Replacing our User with Devise

We’re going to use Devise, an authentication gem, to allow signing in, signing out, recovery of password via email, and other common User actions.

Q: What’s the difference between authentication and authorization?

Task: Read the "Getting Started" guide for Devise:

Task: Generate a Devise user named User.

Task: Generate Devise views for your project.

Task: After running the migrations and completing the getting started guide, create a user in your app.

Tip: rake routes will return a list of all of the routes your app currently responds to. Use this to check that the routes you create are what you expect them to be.

Pay close attention to the names of Devise methods. It’s very common for Rails apps to implement helper methods like #current_user, even if they aren’t using Devise. Common conventions like this are referred to as "Best Practices", and should be followed whenever possible unless you have a really good reason not to. The benefit is that, as a Rails engineer, you can join nearly any project and expect #current_userto exist and behave normally.

While figuring out what your authentication looks like, this would be a good time to add some high level tests that walk through signing a user in and checking that the user is signed in when you expect them to be.


Many applications require different ability levels between users, like an admin or a moderator. The patterns that describe the implementation of user levels are referred to as authorization. Because so many Rails apps implement these patterns, gems have been created and actively maintained that implement authorization quickly with a common DSL. We’ll be using the CanCanCan (a fork of the no longer maintained CanCan) gem to implement authorization on top of the authenticated Users that Devise created for us.

Task: as a quick introduction to the Can* DSL, digest this RailsCast:

Task: follow the getting started guide and implement the base gem in your project:

Q: How are Roles related to Abilities?

Task: Allow Users to edit and delete their own Posts, but not the Posts of others. Follow TDD!


Subreddits are owned by the Users that create them, known as moderators. A moderator can add more moderators by enlisting other subscribed users help them in moderating Subreddits. Currently, our application has a single owner per Subreddit, but we’d like to allow many moderators per subreddit.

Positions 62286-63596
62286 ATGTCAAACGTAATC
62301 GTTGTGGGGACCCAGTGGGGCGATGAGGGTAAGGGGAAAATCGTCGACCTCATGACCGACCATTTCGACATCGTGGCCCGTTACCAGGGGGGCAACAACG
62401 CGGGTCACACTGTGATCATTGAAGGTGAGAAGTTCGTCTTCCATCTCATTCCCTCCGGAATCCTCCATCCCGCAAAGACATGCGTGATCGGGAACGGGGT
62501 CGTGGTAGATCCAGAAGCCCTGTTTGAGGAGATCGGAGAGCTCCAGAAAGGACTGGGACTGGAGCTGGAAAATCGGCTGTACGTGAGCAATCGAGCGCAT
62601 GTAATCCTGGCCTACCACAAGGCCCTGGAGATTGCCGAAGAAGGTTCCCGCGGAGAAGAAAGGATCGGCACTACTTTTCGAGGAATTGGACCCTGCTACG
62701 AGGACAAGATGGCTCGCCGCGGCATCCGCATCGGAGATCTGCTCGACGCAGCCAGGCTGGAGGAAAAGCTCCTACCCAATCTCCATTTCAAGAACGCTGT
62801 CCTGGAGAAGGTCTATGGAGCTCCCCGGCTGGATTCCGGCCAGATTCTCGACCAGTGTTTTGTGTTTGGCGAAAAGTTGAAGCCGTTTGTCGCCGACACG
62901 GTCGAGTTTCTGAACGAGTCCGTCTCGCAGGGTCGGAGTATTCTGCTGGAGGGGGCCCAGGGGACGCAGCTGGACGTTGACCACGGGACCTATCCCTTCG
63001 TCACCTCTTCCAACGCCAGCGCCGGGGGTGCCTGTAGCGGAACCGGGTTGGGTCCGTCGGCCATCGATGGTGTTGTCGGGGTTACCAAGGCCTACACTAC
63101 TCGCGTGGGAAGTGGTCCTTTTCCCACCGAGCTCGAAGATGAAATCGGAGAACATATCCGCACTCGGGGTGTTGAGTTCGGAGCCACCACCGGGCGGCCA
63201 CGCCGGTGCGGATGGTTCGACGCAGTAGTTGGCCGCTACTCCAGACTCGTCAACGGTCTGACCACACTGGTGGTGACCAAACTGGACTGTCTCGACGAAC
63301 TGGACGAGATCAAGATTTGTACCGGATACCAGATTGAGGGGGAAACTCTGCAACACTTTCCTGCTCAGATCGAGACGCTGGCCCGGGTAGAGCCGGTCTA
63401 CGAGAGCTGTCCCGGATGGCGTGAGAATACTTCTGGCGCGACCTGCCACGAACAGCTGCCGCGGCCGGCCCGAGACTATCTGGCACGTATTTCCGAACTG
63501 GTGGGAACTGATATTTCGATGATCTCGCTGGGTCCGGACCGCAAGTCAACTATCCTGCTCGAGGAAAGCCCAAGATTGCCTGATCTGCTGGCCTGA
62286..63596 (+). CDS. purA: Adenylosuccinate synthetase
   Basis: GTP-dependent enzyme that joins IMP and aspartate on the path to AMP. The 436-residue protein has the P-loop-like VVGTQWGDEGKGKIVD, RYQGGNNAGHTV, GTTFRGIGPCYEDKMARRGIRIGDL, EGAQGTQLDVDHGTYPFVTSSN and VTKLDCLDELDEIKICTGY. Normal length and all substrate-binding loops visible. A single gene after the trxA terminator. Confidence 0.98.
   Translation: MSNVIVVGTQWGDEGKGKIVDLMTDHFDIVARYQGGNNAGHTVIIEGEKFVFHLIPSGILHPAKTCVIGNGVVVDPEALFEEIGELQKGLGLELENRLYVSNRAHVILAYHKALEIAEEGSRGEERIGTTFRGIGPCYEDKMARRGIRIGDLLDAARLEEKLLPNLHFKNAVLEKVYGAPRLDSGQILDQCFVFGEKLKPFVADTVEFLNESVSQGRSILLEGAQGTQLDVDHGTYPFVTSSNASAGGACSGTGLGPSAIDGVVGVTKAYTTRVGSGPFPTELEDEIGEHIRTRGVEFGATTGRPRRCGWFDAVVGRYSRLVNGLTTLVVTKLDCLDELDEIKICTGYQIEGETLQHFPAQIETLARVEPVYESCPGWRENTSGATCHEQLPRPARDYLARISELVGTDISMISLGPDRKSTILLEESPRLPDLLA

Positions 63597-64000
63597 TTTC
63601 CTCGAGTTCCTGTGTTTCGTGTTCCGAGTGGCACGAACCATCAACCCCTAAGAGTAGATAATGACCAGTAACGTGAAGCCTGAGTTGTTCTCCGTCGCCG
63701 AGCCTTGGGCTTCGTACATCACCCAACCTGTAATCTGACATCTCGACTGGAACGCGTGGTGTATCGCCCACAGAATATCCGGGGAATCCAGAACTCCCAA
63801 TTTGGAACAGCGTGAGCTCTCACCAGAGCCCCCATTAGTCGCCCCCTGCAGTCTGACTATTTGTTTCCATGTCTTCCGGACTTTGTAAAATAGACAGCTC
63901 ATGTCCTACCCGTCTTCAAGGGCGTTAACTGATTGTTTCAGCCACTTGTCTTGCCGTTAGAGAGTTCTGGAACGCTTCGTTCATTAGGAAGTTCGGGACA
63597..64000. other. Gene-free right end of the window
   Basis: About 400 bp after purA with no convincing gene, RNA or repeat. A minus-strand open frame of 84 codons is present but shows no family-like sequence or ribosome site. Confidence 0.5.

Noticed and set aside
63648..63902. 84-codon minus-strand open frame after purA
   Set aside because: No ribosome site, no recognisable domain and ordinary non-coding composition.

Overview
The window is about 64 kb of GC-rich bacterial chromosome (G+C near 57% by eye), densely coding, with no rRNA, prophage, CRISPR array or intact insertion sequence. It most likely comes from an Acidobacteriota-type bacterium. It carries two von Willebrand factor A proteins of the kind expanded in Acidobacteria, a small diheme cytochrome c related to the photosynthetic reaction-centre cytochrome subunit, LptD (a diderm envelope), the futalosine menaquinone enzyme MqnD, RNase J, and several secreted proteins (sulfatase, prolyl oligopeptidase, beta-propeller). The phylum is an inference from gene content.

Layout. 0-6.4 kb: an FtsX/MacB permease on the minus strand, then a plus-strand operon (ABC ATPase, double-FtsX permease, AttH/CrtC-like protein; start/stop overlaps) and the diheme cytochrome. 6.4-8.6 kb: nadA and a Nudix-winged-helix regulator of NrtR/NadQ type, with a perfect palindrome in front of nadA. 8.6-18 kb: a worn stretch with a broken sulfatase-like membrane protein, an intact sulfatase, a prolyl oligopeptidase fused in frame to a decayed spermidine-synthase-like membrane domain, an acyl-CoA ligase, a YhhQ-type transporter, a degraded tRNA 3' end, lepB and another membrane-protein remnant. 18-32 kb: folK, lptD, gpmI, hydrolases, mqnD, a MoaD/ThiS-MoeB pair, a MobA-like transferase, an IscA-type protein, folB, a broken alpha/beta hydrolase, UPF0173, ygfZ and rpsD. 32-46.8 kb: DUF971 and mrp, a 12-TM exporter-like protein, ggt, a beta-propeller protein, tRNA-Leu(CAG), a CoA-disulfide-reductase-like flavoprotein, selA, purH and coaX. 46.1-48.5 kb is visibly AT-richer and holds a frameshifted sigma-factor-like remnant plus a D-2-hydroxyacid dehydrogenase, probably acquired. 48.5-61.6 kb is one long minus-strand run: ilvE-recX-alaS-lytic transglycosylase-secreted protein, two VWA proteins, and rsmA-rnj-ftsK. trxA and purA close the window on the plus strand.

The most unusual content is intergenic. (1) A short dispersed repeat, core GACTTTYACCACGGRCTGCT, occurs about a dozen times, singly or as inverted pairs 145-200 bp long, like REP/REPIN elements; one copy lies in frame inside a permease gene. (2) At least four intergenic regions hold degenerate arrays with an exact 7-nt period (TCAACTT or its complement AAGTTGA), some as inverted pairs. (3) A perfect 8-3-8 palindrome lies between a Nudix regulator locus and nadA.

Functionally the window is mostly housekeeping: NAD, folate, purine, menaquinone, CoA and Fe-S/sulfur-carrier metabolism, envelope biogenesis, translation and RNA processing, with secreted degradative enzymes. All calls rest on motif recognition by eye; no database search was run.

Q: How does Rails implement many-to-many relationships? How is this different than polymorphism?

We need to create a join table that allows us to give many users many moderator roles. Make sure to follow TDD!

RailsTutorial example:

Task: Following the example set forth by the RailsTutorial, allow multiple users to moderate multiple Subreddits.

Task: Allow the creating User (hint: Admin, a new role) of a subreddit to add and remove moderators.

Task: Add roles and abilities with CanCanCan so that Users are only allowed to edit and remove posts their own Posts.

Task: Allow moderators of a subreddit to add more moderators.


Devise offers many configuration and extension options out of the box (check out the list here: Many websites offer the ability for a user to login using their Facebook, Twitter, Google, or LinkedIn accounts, depending on the offering. Let’s add Facebook authentication to our application.

OAuth is a protocol that allows a third-party service to authenticate users against an authenticating service, and is the protocol used across the web by sites that wish to allow Users to login with, say, a Facebook account. Many providers offer OAuth:, including Reddit! We’ll use the Omniauth extension for Devise to allow users to login with Facebook. First, let’s understand how OAuth works:

Task: Complete the OAuth tutorial:

Q: What is Omniauth?

Q: What is an access token? What is it used for?

Task: draw the steps necessary to authenticate using the OAuth protocol.

Task: Implement Facebook login using the Omniauth (OAuth2) gem:


If you have feedback on this tutorial or find any mistakes, please open issues on the GitHub Repository or comment below.

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